Book List for World History: Middle Ages

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Necessary Books:

Optional Resources:

You will build a timeline and a notebook with your children this year. The following resources are not necessary but can simplify things.

High School Books:

  • Eusebius: The Church History, by Paul L. Maier (Kregel Publications: 1999).
  • Foxe’s Christian Martyrs of the World, by John Foxe, compiled by Moody Press (out of print).
  • History of the Decline and Fall of the Roman Empire, by Edward Gibbon. Free at
  • Ancient Rome: How It Affects You Today, by Richard J. Maybury (Bluestocking Press: 2004).

Optional Read-Aloud Books:

The following optional books are scheduled to be read aloud.

  • Otto of the Silver Hand, by Howard Pyle Week 21
  • The Great and Terrible Quest, by Margaret Lovett Week 23
  • The Ramsay Scallop, by Frances Temple Week 25
  • The Door in the Wall, by Marguerite De Angeli Week 31
  • Joan of Arc, by Nancy Wilson Ross Week 32

Books to Borrow from the Library and Read Independently:

There are many more excellent resources and books which you may wish to purchase or borrow from the library to read aloud to your children or assign for independent reading.

The following is a list of optional books that could be read aloud as a family or assigned as additional reading to older students while studying the Middle Ages with World History Year 3.

Please note: Most, if not all, of these books contain things such as Catholicism, references to mythology, references to pagan holidays such as Christmas and Easter, and more. This is the nature of the Middle Ages! We urge you to read these books as a family or to at least discuss the books thoroughly!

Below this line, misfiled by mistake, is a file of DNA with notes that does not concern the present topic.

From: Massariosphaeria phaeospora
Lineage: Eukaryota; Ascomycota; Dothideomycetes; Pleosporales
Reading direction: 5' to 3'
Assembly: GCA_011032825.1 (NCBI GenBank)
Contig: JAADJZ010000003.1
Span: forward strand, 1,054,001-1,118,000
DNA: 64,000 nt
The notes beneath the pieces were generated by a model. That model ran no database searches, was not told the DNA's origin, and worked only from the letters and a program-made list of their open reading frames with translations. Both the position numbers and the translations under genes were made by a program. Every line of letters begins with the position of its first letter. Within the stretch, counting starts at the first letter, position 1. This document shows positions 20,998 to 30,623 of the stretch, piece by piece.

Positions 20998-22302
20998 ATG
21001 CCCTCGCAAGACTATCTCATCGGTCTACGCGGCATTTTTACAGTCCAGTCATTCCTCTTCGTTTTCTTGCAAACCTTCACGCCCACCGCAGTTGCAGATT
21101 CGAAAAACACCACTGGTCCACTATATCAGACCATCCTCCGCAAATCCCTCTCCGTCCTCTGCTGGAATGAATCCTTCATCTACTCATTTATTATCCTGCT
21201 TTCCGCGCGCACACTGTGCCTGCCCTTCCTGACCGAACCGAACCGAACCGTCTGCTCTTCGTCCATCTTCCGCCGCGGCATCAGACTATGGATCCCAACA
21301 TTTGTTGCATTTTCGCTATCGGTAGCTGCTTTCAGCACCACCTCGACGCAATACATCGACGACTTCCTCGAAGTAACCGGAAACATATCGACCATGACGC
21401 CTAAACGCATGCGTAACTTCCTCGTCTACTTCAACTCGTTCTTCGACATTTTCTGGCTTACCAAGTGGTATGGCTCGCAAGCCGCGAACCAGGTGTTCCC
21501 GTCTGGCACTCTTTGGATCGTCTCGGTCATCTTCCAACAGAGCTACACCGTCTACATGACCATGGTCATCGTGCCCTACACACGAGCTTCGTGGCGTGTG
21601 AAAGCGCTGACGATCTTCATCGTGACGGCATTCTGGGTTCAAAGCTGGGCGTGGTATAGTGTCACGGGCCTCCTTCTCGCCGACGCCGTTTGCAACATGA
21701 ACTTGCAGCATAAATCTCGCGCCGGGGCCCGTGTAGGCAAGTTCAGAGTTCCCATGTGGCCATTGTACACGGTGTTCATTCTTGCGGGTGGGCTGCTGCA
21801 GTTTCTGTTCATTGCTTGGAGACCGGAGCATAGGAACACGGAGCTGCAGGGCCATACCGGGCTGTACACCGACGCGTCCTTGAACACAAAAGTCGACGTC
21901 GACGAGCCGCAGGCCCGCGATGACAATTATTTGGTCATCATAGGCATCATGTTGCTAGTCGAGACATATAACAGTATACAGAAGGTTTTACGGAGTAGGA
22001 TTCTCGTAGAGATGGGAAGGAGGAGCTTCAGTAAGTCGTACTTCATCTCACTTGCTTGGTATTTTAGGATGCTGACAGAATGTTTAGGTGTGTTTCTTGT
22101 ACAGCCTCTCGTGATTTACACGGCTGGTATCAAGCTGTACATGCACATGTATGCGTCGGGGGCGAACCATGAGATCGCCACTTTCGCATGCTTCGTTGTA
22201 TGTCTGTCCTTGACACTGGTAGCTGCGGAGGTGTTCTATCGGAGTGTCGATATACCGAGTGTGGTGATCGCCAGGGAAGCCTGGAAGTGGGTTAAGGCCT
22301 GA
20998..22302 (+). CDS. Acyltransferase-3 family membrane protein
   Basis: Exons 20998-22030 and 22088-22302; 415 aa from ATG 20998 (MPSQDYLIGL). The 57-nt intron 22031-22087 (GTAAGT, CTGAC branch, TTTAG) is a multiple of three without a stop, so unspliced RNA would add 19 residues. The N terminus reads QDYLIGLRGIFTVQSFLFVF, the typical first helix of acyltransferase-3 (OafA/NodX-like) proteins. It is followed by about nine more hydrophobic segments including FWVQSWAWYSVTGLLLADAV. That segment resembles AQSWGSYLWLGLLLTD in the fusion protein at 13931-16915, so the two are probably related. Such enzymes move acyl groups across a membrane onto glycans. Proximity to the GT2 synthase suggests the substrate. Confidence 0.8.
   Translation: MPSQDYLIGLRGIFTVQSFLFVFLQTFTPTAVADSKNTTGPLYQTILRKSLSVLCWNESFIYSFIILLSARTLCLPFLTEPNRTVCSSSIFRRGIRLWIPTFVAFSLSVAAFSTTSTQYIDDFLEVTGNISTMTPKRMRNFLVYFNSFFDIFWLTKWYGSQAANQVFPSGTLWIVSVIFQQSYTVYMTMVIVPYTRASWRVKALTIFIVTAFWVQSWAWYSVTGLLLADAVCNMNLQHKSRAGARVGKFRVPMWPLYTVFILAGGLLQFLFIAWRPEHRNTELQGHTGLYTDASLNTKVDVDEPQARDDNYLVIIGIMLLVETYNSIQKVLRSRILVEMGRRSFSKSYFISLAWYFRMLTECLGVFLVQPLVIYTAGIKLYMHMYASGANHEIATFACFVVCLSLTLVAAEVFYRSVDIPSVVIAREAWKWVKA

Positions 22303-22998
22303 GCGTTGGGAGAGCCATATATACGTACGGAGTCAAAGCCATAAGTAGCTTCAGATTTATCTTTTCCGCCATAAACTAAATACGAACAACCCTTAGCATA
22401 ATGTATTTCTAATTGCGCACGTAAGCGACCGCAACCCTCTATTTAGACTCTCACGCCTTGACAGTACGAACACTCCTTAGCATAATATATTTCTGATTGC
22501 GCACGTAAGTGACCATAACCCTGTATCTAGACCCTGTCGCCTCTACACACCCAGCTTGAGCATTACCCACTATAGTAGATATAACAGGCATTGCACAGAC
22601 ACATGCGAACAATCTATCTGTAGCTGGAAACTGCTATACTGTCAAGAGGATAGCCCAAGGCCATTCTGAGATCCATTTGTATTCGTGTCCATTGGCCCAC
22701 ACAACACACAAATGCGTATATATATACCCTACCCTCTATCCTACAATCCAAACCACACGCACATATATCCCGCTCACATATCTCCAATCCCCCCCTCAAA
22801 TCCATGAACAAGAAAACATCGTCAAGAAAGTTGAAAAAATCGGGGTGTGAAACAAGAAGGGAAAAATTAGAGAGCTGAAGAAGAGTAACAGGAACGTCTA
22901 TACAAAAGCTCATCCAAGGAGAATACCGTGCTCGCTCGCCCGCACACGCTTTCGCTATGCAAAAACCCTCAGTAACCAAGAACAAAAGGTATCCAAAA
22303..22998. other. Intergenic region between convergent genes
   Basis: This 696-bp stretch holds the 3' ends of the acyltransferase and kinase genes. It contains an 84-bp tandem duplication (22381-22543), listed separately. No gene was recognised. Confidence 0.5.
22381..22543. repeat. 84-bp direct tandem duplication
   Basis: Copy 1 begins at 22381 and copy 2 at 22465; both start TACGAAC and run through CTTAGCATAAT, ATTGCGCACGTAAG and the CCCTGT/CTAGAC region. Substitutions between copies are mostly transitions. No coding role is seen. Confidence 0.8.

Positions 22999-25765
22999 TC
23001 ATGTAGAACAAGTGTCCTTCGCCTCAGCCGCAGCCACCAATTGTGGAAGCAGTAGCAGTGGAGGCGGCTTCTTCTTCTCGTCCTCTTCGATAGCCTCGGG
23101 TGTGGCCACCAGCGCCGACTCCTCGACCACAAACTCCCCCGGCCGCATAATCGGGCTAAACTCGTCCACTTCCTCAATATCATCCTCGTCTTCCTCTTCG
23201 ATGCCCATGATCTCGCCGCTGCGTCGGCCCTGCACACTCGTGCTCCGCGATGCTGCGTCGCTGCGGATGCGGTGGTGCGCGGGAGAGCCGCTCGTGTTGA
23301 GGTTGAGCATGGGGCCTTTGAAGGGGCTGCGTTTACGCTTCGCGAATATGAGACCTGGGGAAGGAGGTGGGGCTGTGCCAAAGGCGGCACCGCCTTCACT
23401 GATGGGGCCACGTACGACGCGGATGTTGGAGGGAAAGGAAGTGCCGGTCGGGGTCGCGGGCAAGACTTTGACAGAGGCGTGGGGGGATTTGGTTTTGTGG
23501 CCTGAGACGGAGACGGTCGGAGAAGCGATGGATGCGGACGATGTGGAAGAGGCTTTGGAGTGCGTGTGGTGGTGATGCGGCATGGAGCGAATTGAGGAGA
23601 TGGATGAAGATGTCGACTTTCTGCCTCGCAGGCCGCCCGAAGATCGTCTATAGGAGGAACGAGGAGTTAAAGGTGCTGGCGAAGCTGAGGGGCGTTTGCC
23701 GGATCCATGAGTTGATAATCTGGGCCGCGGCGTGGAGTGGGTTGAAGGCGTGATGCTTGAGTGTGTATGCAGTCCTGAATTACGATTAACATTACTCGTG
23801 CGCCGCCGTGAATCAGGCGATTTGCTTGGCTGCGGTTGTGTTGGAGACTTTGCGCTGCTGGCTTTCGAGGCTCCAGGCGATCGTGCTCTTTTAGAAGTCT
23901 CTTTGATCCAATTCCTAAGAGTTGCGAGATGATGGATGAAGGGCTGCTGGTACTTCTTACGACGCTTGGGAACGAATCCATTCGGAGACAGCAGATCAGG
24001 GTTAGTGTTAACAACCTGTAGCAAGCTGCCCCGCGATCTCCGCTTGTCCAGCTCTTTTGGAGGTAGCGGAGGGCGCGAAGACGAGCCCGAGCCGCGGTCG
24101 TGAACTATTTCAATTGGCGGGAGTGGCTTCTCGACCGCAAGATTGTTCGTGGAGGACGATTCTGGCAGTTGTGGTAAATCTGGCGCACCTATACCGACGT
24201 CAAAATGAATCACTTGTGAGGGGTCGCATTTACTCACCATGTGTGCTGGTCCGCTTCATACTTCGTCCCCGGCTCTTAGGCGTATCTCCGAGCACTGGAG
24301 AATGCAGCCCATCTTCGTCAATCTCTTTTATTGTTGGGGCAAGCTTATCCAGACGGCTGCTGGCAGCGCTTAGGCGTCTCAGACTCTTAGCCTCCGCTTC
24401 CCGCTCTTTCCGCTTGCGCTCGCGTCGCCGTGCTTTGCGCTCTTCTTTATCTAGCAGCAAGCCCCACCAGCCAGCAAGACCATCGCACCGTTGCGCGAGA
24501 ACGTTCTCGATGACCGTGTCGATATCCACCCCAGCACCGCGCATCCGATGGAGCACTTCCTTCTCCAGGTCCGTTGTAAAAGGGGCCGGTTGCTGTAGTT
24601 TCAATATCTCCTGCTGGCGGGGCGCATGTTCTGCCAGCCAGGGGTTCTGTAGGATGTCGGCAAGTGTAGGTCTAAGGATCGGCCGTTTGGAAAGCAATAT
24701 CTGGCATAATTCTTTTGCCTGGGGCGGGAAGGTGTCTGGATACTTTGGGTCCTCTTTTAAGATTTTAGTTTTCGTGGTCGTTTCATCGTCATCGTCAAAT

All Ages:

  • Roman Britain: Internet-Linked (Usborne History of Britain) by Ruth Brocklehurst (Usborne Books: 2006) Week 7
  • The Sword in the Tree, by Clyde Robert Bulla Week 15
  • The Life of Saint Patrick, by Quentin Reynolds Week 15
  • King Arthur and His Knights, by Mabel Louise Robinson Week 15
  • The Shining Company, by Rosemary Sutcliff Week 15
  • Knights and Castles: Things to Make and Do (Usborne, 2006). Weeks 17 and 18
  • Men in Armor: The Story of Knights and Knighthood by Richard Suskind (Norton: 1968) Week 18
  • Castle, by David Macauley (Graphia, 1982) Week 18
  • How Would You Survive As a Viking? by Jacqueline Morley Week 19
  • Hakon of Rogen’s Saga, by Erik Christian Haugaard Week 19
  • King Alfred’s Viking, by Charles W. Whistler Week 19
  • Raiders from the Sea, by Lois Walfrid Johnson Week 19
  • Cathedral, by David Macauley (Graphia, 1981) Week 21
  • Elvina’s Mirror, by Sylvie Weil Week 23
  • The Knight’s Handbook, by Christopher Gravett Week 24
  • Robin Hood, by J. Walker McSpadden (illustrated by Greg Hildebrandt) Week 26
  • Saladin: Noble Prince of Islam, by Diane Stanley Week 27
  • The Magna Carta, by James Daugherty Week 28
  • In Freedom’s Cause, by G.A. Henty Week 30
  • The Apple and the Arrow, by Mary and Conrad Buff Week 31
  • The Black Arrow, by Robert Louis Stevenson Week 36
  • Morning Star of the Reformation, by Andy Thomson Week 36
  • Beggar’s Bible, by Louise Vernon Week 36

High School:

  • The Outcast (Kathryn Lasky) Week 7
  • The Eagle of the Ninth (Rosemary Sutcliff) Week 7
  • Between the Forest and the Hills (Ann Lawrence) Week 7
  • The Holy Roman Empire and Charlemagne in World History, by Jeff Sypeck (Enslow Publishers: 2002) Week 17
  • Men in Armor: The Story of Knights and Knighthood by Richard Suskind (Norton: 1968) Week 18
  • Wulf the Saxon (by G.A. Henty) Week 20
  • A Taste of Chaucer: Selections from the Canterbury Tales, edited by Anne Malcolmson Week 23
  • God’s Troubadour: St. Francis of Assisi, by Sophie Jewett Week 25
  • Little Flowers of St. Francis, by Francis of Assisi Week 25
  • The Crusades, by Anthony West Week 26
  • George for England, by G.A. Henty Week 32